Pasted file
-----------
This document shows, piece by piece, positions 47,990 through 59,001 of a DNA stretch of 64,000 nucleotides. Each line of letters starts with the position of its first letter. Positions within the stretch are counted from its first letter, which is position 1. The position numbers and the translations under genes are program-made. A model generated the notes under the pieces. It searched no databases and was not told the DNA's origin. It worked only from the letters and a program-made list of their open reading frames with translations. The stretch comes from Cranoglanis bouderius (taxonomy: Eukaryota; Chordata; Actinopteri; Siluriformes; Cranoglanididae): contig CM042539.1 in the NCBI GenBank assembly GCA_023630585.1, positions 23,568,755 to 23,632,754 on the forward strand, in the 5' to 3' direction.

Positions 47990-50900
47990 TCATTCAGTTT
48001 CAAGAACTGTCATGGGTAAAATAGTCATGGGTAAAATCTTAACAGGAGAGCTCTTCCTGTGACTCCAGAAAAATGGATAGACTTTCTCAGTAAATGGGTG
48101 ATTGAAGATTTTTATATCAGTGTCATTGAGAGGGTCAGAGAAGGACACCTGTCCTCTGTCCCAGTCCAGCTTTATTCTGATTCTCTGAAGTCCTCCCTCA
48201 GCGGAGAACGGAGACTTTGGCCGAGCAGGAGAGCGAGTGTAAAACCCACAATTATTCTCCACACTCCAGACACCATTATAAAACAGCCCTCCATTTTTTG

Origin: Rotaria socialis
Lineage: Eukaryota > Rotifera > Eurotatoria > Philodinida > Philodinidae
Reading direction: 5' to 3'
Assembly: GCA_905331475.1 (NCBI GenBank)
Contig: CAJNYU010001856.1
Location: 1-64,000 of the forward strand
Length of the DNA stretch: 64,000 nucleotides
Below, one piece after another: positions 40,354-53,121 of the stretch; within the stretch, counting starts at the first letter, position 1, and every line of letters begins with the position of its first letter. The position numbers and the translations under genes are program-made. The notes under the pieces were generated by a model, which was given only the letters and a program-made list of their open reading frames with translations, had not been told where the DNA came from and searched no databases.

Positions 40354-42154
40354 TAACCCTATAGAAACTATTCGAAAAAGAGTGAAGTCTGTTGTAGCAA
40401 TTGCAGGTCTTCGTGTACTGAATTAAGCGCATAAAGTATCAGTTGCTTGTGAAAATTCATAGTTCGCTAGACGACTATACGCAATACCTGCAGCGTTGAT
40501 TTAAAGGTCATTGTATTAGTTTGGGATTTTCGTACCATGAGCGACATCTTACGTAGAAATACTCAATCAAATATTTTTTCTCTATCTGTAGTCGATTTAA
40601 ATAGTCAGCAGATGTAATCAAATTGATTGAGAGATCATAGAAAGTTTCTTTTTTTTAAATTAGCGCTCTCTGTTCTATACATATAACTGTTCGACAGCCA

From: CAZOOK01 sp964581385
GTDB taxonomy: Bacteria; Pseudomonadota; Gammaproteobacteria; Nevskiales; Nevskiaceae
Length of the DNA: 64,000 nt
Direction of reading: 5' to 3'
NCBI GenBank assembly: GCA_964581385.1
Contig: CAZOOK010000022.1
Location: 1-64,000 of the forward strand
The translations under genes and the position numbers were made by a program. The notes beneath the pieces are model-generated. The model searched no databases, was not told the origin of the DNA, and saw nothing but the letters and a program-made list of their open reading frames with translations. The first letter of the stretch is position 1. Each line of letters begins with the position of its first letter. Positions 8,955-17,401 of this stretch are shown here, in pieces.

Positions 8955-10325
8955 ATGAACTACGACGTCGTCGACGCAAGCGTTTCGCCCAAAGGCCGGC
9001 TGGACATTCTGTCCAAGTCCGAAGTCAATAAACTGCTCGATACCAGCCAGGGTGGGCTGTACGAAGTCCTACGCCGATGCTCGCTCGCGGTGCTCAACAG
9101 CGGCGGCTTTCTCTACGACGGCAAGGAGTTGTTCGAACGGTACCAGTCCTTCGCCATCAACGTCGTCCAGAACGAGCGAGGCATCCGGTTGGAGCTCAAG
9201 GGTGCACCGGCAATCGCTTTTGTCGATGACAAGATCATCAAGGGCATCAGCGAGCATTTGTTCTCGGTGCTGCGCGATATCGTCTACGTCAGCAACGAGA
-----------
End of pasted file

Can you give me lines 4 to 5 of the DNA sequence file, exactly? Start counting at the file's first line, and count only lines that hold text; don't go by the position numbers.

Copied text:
48001 CAAGAACTGTCATGGGTAAAATAGTCATGGGTAAAATCTTAACAGGAGAGCTCTTCCTGTGACTCCAGAAAAATGGATAGACTTTCTCAGTAAATGGGTG
48101 ATTGAAGATTTTTATATCAGTGTCATTGAGAGGGTCAGAGAAGGACACCTGTCCTCTGTCCCAGTCCAGCTTTATTCTGATTCTCTGAAGTCCTCCCTCA